The literature of completeness confirms for the reader the mind’s recognition of an always-emerging order in human experience. Over and over again, I return with a genuine sense of excitement to that literature, which includes Tolstoy (with the exception of War & Peace), Fitzgerald, O’Connor, Ishiguro, Carver, Salter, etc. The literature of fullness confirms for the reader the always-emerging chaos of human experience. With a great love for the palaces of the literature of completeness, I prefer the ruined palaces of the literature of fullness, which includes Dostoevsky, Faulkner, Cather, Carter, Muller, Winton, Crace, Lispector, etc. I find my body responds more fully to the body of the ruined palace: where entry and exit are no longer perfectly clear; where the original purpose for the structure is a compelling riddle, where the large and small structures are only barely evident and, as a result, the body responds to many rooms at once and the mind must relent its will to compartmentalize.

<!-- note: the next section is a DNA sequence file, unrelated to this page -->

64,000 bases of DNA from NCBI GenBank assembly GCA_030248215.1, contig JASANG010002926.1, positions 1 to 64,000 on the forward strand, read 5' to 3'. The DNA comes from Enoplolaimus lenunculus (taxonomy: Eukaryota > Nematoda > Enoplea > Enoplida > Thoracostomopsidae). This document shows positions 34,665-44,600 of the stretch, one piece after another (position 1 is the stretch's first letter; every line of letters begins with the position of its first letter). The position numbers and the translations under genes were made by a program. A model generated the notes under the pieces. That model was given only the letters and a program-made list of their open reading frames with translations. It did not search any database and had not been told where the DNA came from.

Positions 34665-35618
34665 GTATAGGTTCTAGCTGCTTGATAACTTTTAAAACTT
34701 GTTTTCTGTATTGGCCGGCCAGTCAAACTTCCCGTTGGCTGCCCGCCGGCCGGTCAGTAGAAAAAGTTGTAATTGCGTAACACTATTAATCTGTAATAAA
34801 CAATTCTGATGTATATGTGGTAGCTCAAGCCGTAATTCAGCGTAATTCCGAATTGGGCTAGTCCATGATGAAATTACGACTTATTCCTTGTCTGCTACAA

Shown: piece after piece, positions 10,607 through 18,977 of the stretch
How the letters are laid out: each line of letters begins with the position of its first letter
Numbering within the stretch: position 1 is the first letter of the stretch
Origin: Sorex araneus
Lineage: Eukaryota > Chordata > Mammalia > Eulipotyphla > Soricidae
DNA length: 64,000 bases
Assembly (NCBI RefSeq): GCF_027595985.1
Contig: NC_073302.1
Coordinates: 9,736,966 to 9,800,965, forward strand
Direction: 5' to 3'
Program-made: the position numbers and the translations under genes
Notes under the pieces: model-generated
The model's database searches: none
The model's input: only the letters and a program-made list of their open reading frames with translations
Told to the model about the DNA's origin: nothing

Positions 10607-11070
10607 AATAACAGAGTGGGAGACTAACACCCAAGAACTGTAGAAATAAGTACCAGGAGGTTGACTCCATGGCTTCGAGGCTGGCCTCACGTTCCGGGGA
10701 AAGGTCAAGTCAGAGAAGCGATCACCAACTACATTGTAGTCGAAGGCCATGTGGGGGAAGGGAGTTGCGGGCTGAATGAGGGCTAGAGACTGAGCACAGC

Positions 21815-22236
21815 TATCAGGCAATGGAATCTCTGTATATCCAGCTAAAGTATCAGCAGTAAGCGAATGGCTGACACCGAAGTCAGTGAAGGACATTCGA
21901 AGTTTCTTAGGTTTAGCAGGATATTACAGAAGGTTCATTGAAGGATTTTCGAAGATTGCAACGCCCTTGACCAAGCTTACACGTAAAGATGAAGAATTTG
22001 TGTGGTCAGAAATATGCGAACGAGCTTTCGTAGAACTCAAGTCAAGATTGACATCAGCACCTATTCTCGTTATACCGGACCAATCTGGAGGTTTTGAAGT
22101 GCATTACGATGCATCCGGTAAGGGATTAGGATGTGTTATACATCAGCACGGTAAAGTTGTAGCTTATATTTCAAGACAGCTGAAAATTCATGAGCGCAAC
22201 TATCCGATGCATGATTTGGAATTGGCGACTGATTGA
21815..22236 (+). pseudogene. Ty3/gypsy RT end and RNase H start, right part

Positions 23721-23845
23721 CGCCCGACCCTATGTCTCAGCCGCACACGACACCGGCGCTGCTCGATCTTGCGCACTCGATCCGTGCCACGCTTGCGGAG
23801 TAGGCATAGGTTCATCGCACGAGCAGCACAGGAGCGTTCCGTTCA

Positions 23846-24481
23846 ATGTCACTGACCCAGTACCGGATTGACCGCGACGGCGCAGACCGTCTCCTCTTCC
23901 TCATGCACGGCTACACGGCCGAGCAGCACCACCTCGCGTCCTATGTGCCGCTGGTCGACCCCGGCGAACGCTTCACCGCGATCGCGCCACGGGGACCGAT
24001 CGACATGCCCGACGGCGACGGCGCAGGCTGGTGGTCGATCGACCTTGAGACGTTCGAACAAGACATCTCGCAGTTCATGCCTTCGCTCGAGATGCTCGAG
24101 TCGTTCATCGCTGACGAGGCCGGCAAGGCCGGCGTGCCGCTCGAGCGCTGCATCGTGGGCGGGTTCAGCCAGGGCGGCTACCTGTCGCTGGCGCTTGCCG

MA: And finally, what does “recovery” mean to you?
Mc:I ask for your forgiveness if the thoughts I offer about this topic sound preposterous.
I really do believe this: the luck of the writing life is that one is always in remission; the habits of presence that make it possible to create also tend to kill the many constructions of self that get between the artist and the art.
If it was a good writing day for me today, it is one from which I shall not recover.
MA: Fascinating. I don’t think I’ve ever heard quite that recovery perspective expressed. I’m so grateful for it, and for you, and for your marvelous writing. Thank you again, for sharing your time and your heart and your insights with us. May all who have read this be changed by the reading and never “recover” from what you’ve shared with us today.